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So this Is Christmas

I found myself dazing out my living room window this afternoon in almost a state of shock. The tree which had bore an autumn ensemble of burnt orange leaves was now empty. I hadn't seen the leaves flutter to the ground, nor had I noted any blankets of leaves laid across the grass. I sat up from my slumped position, and searched the apartment courtyard, then gazed onward to the sidewalk. Nothing, completely bare. Autumn had passed, and I hadn't noticed. 

My thoughts quickly derailed back to the object of my time consummation, my daughter, Molly. With a sigh, I scanned the toy scattered carpet for my black bag which has become a harbor for items which have
become part of my daily routine during my evenings at the hospital. My stomach unsettled, my body fought the inevitable duty to drive the familiar 1 hour drive to the hospital where I would sleep again, on a bench. 

The Television buzzed in her bedroom, while people sang of Yuletide spirit, and shopping trips. Children laughed and beamed huge smiles as merchants plugged their websites through commercials. So, this is Christmas, the 
statement rang through my ears, and drilled into my heart. I glanced over to Molly, as her machines beeped, and chug chugged along, my stomach knotted again. 

The nurse came in, smiled in a way to ease the unsettled look that must have been cascading off my face and down through the hall. "She is having a GOOD day!", the nurse said. "Wonderful, just wonderful," was
all I could mutter out of my mouth as the jingle jangle commercial came to an end from behind me. 

I went through the usual checklist, which I had been performing upon entering Molly's room for 3 weeks. Heart rate, OK. Blood Oxygen Level, OK. Respirator number, still the same, the edges of my mouth turned down a tad. Well, everything looked "good" they said. So, here she was, still sedated, still on paralysis medication, but it was a "GOOD" day they said.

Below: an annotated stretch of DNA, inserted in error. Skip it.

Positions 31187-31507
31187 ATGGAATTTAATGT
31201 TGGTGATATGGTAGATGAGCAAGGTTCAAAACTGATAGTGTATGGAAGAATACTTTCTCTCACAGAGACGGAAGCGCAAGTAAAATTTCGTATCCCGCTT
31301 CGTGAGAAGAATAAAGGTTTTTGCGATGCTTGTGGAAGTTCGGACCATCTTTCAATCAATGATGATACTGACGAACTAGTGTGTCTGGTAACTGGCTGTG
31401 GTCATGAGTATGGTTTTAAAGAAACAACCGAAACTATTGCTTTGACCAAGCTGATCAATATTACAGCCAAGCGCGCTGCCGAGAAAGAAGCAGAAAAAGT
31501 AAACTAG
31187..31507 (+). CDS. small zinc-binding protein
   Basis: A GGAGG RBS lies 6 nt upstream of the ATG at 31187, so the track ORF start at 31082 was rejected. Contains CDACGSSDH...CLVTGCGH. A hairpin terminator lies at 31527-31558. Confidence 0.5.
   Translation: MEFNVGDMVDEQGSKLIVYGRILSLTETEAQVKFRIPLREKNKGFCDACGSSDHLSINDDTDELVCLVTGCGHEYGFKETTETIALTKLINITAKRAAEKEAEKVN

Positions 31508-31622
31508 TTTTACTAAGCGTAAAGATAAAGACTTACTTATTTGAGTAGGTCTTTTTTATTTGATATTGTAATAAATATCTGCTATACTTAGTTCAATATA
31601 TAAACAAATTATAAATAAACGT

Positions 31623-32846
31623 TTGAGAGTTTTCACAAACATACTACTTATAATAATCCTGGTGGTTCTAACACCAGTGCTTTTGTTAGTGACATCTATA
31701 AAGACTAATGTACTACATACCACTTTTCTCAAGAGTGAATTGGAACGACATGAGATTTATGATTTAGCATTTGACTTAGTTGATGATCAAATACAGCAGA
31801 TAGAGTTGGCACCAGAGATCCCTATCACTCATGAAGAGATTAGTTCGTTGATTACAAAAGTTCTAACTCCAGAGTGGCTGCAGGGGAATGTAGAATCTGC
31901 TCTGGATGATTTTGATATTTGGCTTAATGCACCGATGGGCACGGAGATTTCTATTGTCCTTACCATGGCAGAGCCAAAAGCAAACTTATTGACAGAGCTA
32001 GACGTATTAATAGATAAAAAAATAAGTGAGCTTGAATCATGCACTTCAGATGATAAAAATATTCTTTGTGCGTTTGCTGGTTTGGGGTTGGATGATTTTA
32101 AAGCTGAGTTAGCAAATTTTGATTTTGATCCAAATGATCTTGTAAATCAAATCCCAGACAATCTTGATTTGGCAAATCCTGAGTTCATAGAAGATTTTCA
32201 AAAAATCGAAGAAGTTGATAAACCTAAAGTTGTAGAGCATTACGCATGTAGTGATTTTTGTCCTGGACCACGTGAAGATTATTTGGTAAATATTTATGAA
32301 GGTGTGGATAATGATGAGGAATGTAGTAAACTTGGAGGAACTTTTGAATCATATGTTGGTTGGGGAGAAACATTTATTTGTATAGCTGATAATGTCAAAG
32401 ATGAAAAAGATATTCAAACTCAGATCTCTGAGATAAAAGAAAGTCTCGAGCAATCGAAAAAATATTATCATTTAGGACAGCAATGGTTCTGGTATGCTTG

I remember "Good" days with Molly. We would wake up early, she and I would find our way to the couch while her twin sister and big brother slept. I would curl my body into hers, smoothing out her almond, raspberry hair, and freeze the moment in my heart forever. Those were good days.

So, this is Christmas, and I fight Yuletide spirit secretly, trying to talk of Santa and Christmas trees with a child's anticipation to keep my 3 year old son tracking the day with a flutter in his heart. I make a point to play Christmas lullabies on the hospital CD player when I visit Molly, and my heart moves through each note with great pains. Her Christmas dress, hung on the hanger awaits to meet her soft skin, and
warm smile. Our family holiday photo is one short, and explanations in Christmas cards seem inappropriate. 

I count the days, slowly to Christmas, reminding myself there is time. There is time enough for her heart to do what it needs to do, and her lungs to take huge breaths of air on their own. There will be time to wean her off the narcotics, and time to focus on the not so less important things, such as filling Santa's plate with cookies on Christmas Eve. 

So, this is Christmas.
LIISA ANALORE
Copyrighted 12/5/99

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